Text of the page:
He calls his machine a CNC Plotter.
“Now that this machine can draw,” Moeti says, “I am already developing a bigger machine, 10 times faster than humans, that will have the capacity to cut clothes, steel, and wood based on computer drawings.”
Goodbye saws and scissors! Welcome the 4th Industrial Revolution!
Although he is a BEng in Electronics student, he has a diverse background. Let him surprise you a little bit, “I also have a background in clothing, woodwork, steelwork, and structural design.”
According to recent research findings, the most innovative souls among us are, usually, the often insulted “Jacks of all Trades.” It turns out they are the “Masters of All” when it comes to innovation.
“Fortunately, I have a very skilful and talented brother, Teboho Moeti, who is an artisan. So I have learned a lot about steelworks from him.”
Moeti says he takes woodwork as a hobby, adding he has also taken a short course in clothe-making.
As he navigated these several trades, he saw serious problems that made him decide to tackle them using his Electronics Engineering skills.
For instance, cutting such things as small nice square holes on a metal sheet is a pain. Some people even use hand-held tools and the results are always less than desired.
The same thing can be said about woodwork. Working wood is usually a manual process in Lesotho. The result is that when you see a really good piece of work, you know there is a skilled woodworker behind it. The problem is, skilled woodworkers, die, so do their skills.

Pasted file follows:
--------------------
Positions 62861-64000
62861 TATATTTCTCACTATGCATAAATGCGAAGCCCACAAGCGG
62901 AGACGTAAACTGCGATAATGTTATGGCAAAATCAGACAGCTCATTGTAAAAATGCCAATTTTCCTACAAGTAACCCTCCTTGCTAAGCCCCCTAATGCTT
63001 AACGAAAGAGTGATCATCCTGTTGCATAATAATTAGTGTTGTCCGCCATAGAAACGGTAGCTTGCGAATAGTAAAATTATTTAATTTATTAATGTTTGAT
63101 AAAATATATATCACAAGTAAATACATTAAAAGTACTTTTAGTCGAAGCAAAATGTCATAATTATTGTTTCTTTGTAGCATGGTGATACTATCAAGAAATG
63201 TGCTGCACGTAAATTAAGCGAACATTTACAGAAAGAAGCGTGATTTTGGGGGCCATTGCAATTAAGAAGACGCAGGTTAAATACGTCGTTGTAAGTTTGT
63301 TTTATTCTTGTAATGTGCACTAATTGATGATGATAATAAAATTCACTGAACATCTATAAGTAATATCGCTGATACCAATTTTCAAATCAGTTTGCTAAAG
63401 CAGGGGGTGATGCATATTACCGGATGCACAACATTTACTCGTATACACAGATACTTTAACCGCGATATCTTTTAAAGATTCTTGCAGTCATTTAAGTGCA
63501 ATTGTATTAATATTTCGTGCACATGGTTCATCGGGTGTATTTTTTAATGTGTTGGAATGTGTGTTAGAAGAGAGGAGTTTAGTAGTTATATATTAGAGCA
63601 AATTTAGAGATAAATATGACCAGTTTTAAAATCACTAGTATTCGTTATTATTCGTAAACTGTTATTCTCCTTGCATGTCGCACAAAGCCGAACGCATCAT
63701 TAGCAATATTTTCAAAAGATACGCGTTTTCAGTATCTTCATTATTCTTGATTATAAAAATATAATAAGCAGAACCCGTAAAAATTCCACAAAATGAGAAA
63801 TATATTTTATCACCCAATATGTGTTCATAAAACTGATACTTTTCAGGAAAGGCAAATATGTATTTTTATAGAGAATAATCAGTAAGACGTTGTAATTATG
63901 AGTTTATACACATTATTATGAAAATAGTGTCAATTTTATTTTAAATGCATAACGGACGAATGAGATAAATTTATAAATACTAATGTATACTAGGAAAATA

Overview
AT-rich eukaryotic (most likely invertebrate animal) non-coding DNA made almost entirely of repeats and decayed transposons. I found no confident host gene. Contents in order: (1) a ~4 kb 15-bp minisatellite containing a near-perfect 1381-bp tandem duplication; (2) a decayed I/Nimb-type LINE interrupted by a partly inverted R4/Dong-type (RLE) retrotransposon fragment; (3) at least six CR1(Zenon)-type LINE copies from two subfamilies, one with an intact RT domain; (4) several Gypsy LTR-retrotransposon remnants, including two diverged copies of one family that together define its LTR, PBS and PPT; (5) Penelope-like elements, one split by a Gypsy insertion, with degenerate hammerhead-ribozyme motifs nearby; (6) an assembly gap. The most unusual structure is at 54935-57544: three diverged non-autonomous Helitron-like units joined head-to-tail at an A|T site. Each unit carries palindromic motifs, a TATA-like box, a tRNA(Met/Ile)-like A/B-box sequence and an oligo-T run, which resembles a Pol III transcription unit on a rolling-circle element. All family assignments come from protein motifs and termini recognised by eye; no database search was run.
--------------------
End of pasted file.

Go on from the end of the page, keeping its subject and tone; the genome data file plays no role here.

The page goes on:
“Hee motho o ne a ja lepolanka eo!”
Woodworkers may die but if their designs remain, Moeti’s CNC Plotter will live to reproduce their work.
Now comes clothes-making.
Well, Moeti knows a thing or two about clothing as well.
While he was attending a clothing school, he realised something that took him by surprise. A lot of work in clothing was spent on pattern drafting and cutting. In fact, most students spent hours and some a few days to properly draft and cut a single design.
“This drafting and cutting was a mess,” Moeti recalls. “I then imagined how hard it might be, for someone already in the market, having to bring up large quantities of clothing designs in a limited time frame.”
All these experiences got him thinking.
What if the idea of cutting is not as difficult as it is at the moment?
That thought put him on a journey to do something that almost no one believed he was capable of doing. He was going to design and build a CNC machine. It would just be told how to cut by a computer and it would do the rest of the job.
It was an unbelievable idea!